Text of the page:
Food labels are important for choosing the product that best fits your goals if you are conscious about your diet, whether for body composition or health purposes. Even if you are not tracking your diet, you probably still want the best quality foods for the money you pay. Many people believe that the FDA strictly regulates food labels, but few know that significant room for error is allowed. Some food companies try to hide from us the actual contents of their products behind fancy labels and long ingredient lists.
Once I began reading food labels more carefully, my life changed. I realized that products that position themselves as “healthy” or “fitness friendly” are often not any better than other generic brands, but they are much more expensive! Next time you go to a grocery store, compare some pricy breakfast cereals positioning them as a better version of a more generic brand. I bet you will find their ingredient lists very similar, with a high chance of the “healthy” option containing more sugars or fats. While it does not mean that all expensive brands do not worth it, I encourage you to be more conscious about your options.
Below you will find the three most common ways food labels can be deceiving and tricky.
#1 Appealing Food Claims: “Healthy,” “No Sugar,” “Lightly Sweetened.”
You might be surprised to learn that to win more customers, and some food manufacturers claim that their products do not contain sugars, while in reality, they still have sugar. Food producers hide food’s sugar content by calling it a different name, such as glucose, fructose, maltose, cane sugar, corn sweetener, ethyl maltol, maltodextrin, and agave and cane syrup (not a complete list). While some of these substitutes might seem a better option, they are still a form of sugar. Moreover, if you see a label “lightly sweetened,” don’t be deceived, as the difference is often insignificant, and in some cases, there is no difference at all. When talking about sugar content and “healthy” foods, you should remember that you can find added sugar in many products you would not expect to find it. For example, ketchup, flavoured yogurt, protein bars, sports drinks, salad dressings and pasta sauces often contain some sugar.
#2 Wrong Calorie Contents.
When trying to count calories, be careful when checking food labels. Calories stated under the nutritional facts are not always accurate, especially in those products that present themselves as low-calorie ones. For example, some brands do not count calories coming from fibre, claiming that because it does not digest, there are no calories. However, it is not valid! In reality, about 85% of fibre gets digested by enzymes in our small intestine. Moreover, fibre contains between 2 to 3 calories per 1 gram, but not 0!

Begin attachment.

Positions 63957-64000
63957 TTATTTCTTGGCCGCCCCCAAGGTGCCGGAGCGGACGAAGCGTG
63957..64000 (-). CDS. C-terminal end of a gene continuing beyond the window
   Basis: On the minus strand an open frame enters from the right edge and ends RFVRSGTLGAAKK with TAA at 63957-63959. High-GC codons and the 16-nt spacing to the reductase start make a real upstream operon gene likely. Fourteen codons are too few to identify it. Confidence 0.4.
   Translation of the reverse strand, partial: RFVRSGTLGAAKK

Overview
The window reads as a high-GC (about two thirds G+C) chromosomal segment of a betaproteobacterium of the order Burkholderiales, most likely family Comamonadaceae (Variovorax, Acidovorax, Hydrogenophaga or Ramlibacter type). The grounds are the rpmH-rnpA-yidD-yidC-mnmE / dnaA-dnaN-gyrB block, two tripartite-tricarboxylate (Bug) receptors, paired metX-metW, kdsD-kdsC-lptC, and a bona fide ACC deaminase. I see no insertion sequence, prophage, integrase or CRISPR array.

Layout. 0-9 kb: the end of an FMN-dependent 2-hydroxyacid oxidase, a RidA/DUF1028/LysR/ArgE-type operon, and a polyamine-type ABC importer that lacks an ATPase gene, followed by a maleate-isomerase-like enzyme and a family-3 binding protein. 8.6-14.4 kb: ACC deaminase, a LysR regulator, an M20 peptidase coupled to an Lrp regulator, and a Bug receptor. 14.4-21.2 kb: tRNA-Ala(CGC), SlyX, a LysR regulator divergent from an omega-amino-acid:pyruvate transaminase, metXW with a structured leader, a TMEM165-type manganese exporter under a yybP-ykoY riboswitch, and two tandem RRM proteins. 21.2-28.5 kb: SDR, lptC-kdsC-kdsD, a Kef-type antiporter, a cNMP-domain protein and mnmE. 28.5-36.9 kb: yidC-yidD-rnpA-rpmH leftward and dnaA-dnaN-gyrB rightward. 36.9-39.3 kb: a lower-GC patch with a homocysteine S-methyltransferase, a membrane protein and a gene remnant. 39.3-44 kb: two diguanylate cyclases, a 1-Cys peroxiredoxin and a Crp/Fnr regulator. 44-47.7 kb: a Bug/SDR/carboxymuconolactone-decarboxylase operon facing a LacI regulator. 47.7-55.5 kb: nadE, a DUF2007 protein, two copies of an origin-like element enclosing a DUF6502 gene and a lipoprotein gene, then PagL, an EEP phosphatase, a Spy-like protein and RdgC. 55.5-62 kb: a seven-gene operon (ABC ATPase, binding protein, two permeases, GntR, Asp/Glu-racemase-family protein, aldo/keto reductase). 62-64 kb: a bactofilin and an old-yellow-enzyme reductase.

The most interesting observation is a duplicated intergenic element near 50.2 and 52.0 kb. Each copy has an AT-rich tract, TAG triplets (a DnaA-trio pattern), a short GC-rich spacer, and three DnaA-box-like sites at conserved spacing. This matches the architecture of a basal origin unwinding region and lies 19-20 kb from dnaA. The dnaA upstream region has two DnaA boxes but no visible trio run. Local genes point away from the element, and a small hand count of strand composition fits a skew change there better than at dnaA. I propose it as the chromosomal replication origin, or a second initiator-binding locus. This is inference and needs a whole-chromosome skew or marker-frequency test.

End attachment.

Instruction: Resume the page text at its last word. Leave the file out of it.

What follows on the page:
Here is how you can check if a product contains more calories than it claims. First, you need to remember that 1 gram of protein and carbohydrate holds 4 calories each, and 1 gram of fat has 9 calories. Next, when looking at the nutritional facts of a product, check how many grams of protein and carbs it contains, adds the two numbers and multiply the sum by 4. Then see how many grams of fat it contains and multiply it by 9. Finally, add together the total of carbs and protein and fats, and you will get the approximate total amount of calories in the product. To get the exact number, see how many grams of fibre there is in the food product, multiply it by 2 and subtract from the total you had.
Let’s look at an example. You bought a protein bar that claims that it has only 154 calories – what a catch, you might think! Further down, the nutritional facts label says that the bar contains 15 grams of protein (P), 20 grams of carbs (C) (10 of them are fibre (Fb)), and 6 grams of fat (F). So, to calculate the total value you need to do the following: 1) (15P + 20C) x 4 + 6F x 9 = 194 calories; 2) 194 calories – (10 Fb x 2) = 174 calories total. But why does the food manufacturing company claim 154 calories? You would ask me. The answer is they did not add any value for fibre, which in this example contains 20 calories (10 Fb x 2 = 20 calories). Here you get the difference of 20 calories between the claimed amount and the reality! And while it might not seem significant, it might quickly add up to 100 extra calories over the span of the day.
#3 Serving Sizes.
Finally, serving sizes is where many people get tricked. If you pay attention to serving sizes stated on the labels or try to whey the suggested serving, you will find that these amounts are much smaller than you typically eat. For example, a typical suggested serving size for chips is about 30 grams / 1 ounce, which is only 13-15 chips. I bet only a few people usually limit themselves to that amount! Sometimes we might also think that a can of pop or a bottle of our favourite drink will be the suggested serving, but quite often, you will find that it is only half of a can. Moreover, when comparing two similar products, their suggested serving sizes might be different, thus making one product look less attractive than the other one.
While calorie content is not critical for every person, you never want to be taken advantage of and want to ensure you get what you are paying for! So to ensure that you get the best possible option, just spend a couple of extra seconds reading the labels carefully, and learn to ignore the big claims!